This week is NAIDOC Week 2020, with the theme ‘Always Was, Always Will Be’.
It’s an important event on our calendar – a time to come together and celebrate the remarkable history, culture and achievements of the Indigenous and Torres Strait Islander peoples.
While NAIDOC Week is traditionally celebrated in July, this year’s celebrations were postponed to November due to COVID-19, to ensure we could all give one of our nation’s most important events the attention, thought and respect it so rightly deserves.
NRAR wholeheartedly supports NAIDOC Week’s key theme of “Always Was, Always Will Be”. This not only applies to the Land we share, but also the Land’s water resources. Indigenous and Torres Strait Islander communities have lived on this continent for over 65,000 years and throughout this time, have developed an invaluable knowledge and insight into managing Country.
Working with our Indigenous and Torres Strait Islander communities is not only a core priority and social principal at NRAR – it’s also a great privilege. Learning from Indigenous and Torres Strait Islander communities is one of our proudest achievements in our work and it will remain a priority in our ongoing recruitment efforts.
What motivates us to ensure the sustainable use of natural resources for present and future generations is an just an echo of the hard work, skill and determination applied to Country by First Nations People who have occupied and cared for this land for many generations before our arrival.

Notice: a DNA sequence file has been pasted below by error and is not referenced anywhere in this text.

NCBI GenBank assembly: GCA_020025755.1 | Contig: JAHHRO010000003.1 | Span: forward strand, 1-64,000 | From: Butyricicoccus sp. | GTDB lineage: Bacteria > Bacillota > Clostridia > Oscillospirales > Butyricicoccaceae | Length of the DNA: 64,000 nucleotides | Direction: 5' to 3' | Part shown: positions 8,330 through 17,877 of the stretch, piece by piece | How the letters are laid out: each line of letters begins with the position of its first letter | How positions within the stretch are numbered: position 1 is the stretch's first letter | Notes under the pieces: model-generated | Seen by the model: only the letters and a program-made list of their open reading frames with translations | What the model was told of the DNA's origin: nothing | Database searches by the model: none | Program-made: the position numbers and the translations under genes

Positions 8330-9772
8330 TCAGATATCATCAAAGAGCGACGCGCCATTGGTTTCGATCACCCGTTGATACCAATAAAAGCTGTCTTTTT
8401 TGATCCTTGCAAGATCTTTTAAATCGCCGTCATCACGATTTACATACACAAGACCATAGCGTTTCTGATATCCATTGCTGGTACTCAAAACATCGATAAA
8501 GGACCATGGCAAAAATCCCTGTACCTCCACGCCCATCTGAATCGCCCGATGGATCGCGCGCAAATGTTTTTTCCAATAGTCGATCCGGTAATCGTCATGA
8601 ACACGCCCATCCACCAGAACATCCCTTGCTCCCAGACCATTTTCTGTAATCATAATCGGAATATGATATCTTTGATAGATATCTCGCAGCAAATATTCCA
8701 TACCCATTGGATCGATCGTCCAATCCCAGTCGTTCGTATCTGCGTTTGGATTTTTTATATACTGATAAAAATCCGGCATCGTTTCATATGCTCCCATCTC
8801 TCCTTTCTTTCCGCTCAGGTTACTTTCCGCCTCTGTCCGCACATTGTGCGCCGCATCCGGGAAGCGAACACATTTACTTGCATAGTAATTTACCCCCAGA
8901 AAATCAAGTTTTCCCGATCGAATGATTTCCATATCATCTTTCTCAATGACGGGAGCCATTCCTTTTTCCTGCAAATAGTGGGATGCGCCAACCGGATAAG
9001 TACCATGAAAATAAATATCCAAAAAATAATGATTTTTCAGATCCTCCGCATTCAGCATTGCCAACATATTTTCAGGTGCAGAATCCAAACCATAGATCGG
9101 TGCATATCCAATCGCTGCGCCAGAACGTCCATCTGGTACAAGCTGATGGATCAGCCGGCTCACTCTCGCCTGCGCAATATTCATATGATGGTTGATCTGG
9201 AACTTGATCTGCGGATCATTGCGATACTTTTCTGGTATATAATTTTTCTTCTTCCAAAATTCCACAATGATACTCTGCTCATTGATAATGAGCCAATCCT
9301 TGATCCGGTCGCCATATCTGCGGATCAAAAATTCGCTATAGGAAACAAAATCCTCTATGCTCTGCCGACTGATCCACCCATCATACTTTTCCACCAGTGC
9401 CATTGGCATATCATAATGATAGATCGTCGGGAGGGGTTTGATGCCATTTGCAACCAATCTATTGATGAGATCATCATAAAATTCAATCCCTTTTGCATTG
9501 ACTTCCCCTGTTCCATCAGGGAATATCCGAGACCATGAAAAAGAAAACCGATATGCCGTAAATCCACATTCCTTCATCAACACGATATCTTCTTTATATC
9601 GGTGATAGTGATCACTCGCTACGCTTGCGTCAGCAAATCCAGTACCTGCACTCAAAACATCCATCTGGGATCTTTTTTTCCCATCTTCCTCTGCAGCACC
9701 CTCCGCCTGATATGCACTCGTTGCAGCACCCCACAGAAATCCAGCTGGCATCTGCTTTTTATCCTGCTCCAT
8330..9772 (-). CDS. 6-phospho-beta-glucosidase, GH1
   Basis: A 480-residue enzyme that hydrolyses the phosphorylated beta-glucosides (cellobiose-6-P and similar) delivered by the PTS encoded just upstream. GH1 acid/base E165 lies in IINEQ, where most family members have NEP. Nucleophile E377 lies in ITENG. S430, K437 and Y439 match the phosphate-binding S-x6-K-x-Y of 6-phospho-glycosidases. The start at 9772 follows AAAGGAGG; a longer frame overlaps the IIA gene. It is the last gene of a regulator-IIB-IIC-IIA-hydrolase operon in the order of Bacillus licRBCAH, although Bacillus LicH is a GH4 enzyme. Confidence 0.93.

In our latest recruitment drive for our regional Routine Monitoring staff, diversity was at the front of our minds. It’s why I’m so proud to say that a quarter of our new Field Officers in Tamworth, Dubbo and Deniliquin identify as Indigenous and Torres Strait Islander.
Kelsie, a new Dubbo Field Officer in Wiradjuri land, is joining our family and we are so pleased to have her on board. She says her Indigenous heritage has cemented her career in working in environmental protection and seeks to work hard to give back to Australia’s natural resources.
Tannah, a Gomerio woman from Gamillaraay nation is a compliance officer based in Port Macquarie and has been with us since March last year. She celebrates NAIDOC Week as a personal moment to connect with her culture.
She also works with our Indigenous Support Network, which helps First Nation people at NRAR connect and share their ideas and learnings together.
I am personally proud to lead NRAR as an agency that is committed to working collaboratively with Indigenous and Torres Strait Islanders. First Nations people carry a deep and personal passion for their land, water, community, plants and animals – big and small.
We want to join them on this journey of respect for land and we are grateful for their generosity along the way.
As with all Australians, NRAR is proud to celebrate NAIDOC Week and we collectively thank our Indigenous and Torres Strait Islander friends, family, colleagues and communities for working with us in sharing their invaluable knowledge in managing our shared land so generously.
Always ways, always will be.
To be attributed to Grant Barnes, NRAR Chief Regulatory Officer.
About Grant Barnes: As NRAR’s Chief Regulatory Officer, Grant is responsible for the day-to-day operations of the regulator which is charged with adding transparency and building community confidence in water compliance and enforcement in NSW.
About NRAR: The NRAR was established in 2018 under the Natural Resources Access Regulator Act 2017 to be an independent, transparent and effective water regulator with total responsibility for the compliance and enforcement of water laws in NSW.